Where to Find the Best Vermont Maple Syrup at Mount Snow

As the spring snow turns to corn, Vermont’s sweetest season gets underway. Here’s how maple syrup is made and where to visit a sugar house.
Posted on February 25, 2023
View of Snow Lake at Mount Snow
In the long days of spring, when the bite of winter seems to have lost its grip, something magical happens in Vermont. Tucked away in the hills and hollows, you’ll see small wooden shacks where streams of smoke rise and hover in the treetops. A sweet smell takes over the  valleys.  

Sugaring season is here and Vermonters take advantage of it: the Green Mountain State produces nearly 50 percent of all the maple syrup produced in the U.S. – a record 2.2 million gallons in 2020. Much of that is done by smaller mom and pop operations.  

Vermont Maple Syrup Events and Traditions 

Around Mount Snow and Vermont, sugarers (as they are called) will be watching for the days to warm to the 40s or higher and the nights to drop below freezing. The same weather that makes snow crystallize into the corn snow that is a skier’s favorite spring harvest, helps the sap run in the maples. The freeze/thaw cycle builds up pressure that forces the sap out of the trees into the tap holes, without harming the trees.  

Sugaring is a time-honored tradition. Each spring many sugarhouse open their doors to visitors during Maple Open House Weekends (March 25-26 and April 1-2 in 2023) so you can watch the process. Check the website to find out which sugarhouses are participating. 

Some host sugar on snow parties where hot syrup is poured over clean cold snow. It hardens into a taffy-like substance that people scoop up with popsicle sticks or spoons. Pickles and doughnuts are customary side dishes.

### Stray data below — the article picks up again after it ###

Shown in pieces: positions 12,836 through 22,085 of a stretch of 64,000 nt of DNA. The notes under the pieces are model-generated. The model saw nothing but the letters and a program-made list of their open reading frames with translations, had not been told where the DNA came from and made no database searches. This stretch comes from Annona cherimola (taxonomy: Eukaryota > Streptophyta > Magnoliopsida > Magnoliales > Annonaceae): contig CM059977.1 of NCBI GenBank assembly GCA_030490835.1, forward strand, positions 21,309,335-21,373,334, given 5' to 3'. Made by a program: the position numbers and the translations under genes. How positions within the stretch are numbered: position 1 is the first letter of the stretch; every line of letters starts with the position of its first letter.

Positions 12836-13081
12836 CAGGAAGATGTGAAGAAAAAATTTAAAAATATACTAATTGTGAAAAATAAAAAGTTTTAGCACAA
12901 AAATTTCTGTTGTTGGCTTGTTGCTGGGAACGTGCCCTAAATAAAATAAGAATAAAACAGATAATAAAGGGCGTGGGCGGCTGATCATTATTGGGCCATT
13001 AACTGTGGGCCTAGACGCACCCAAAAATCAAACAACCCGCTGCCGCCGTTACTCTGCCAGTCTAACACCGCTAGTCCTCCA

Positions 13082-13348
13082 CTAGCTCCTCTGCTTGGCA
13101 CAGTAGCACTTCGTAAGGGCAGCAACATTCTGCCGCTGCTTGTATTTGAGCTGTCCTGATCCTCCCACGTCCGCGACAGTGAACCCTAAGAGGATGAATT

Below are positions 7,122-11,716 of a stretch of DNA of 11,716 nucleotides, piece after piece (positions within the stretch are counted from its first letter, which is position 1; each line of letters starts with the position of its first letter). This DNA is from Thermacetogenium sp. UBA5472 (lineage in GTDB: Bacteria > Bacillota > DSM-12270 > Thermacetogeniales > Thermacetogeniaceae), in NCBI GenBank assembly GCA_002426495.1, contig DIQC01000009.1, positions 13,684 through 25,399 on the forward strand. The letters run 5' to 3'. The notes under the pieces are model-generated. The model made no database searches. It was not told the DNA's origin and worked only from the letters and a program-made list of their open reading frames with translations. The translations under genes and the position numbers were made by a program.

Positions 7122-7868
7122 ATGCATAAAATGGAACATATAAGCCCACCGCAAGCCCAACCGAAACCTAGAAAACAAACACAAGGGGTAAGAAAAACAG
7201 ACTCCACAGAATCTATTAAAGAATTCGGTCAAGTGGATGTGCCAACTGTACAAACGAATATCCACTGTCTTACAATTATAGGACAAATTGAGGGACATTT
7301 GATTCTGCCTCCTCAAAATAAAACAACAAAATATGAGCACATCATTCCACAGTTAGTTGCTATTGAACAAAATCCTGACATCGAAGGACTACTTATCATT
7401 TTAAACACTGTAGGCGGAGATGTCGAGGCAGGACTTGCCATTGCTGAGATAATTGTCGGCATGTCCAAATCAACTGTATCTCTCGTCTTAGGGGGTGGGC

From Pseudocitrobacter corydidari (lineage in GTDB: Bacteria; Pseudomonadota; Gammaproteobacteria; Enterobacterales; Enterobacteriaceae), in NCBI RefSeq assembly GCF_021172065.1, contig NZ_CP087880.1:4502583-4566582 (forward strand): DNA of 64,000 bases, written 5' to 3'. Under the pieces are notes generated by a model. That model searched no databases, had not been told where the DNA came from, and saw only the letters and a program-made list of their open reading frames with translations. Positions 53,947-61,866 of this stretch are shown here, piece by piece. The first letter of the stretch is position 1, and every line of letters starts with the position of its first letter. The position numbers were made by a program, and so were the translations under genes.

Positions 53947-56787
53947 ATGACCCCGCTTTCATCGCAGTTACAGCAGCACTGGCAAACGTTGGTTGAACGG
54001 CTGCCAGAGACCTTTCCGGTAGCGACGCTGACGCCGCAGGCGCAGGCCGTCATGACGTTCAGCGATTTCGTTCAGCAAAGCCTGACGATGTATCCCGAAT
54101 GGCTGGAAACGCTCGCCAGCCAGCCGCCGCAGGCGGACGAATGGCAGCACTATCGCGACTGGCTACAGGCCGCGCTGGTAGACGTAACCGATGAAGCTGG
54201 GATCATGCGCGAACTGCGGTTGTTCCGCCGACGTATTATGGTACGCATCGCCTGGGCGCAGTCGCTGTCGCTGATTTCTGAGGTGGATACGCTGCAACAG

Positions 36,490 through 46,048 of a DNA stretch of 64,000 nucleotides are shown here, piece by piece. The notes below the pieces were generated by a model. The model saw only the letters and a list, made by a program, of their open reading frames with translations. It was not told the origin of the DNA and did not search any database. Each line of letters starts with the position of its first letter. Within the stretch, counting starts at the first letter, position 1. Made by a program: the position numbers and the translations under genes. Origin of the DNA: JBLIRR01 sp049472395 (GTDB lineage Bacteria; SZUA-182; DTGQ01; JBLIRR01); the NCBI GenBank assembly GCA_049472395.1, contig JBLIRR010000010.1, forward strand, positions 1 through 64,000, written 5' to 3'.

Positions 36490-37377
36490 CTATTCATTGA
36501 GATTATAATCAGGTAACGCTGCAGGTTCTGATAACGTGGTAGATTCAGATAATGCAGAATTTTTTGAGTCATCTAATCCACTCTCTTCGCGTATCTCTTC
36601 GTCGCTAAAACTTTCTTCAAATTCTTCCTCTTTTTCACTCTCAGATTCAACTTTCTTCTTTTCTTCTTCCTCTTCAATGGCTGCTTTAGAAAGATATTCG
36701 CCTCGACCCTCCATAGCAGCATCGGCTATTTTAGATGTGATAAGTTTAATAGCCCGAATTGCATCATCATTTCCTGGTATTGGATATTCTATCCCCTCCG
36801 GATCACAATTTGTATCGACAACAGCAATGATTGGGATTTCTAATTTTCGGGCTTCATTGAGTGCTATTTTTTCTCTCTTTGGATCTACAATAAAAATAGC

Where to Taste and Buy Vermont Maple Syrup 

With more than 3,000 sugarhouses, it’s easy to find maple syrup tasting in Vermont. Many maple syrup farms are only open seasonally, but if you’re visiting during sugaring season, here are three great stops near Mount Snow Resort. 

Sprague & Son Sugarhouse 

Just 20 minutes from Mount Snow in Jacksonville is Sprague & Son Sugarhouse. This local spot is the kind of place you can’t help but stop on a road trip. It’s quintessential Vermont, always promising fresh treats and memories to last a lifetime. Maple syrup tastings and education are a given, but don’t fill up before trying the maple-flavored ice cream. 

Robb Family Farm 

The Robb Family Farm is just 35 minutes away in Brattleboro. This historic farm offers some of the best Souther Vermont maple syrup and maple products. You’ll find maple candies, party favors, gift boxes and more at this can’t-miss Vermont maple farm store.  

Hidden Springs Maple 

Hidden Springs Maple in Putney is a bit farther at 45 minutes, but it’s another great local business for Vermont maple syrup tasting. Their farm store carries their own maple syrup and maple products, as other Vermont maple farms’ products. They also have specialty Vermont products and gift baskets for the perfect New England souvenir. The farm store is open seasonally, usually beginning Memorial Day weekend. 

How Vermont Sugarers make Maple Syrup 

At the Robb Family Farm, a mile down a dirt road near Brattleboro, the Robbs have been sugaring for more than five  generations. “My husbands’ family moved here from Guilford, Vermont in 1907,” says Helen Robb, 78. She and her husband, age 86, spend the summers and falls cutting  and hauling the wood they will need to fuel the sugarhouse’s firebox in the spring and tending to the sap lines on their 360 acres and come spring, with the help of their son and a neighbor, produce around 1,400 gallons. They sell the syrup, as well as maple candies, creams and other products at their farm store, as well as online, and give tours of the operation, not just on Maple Open House weekends, but whenever the sugaring is in process.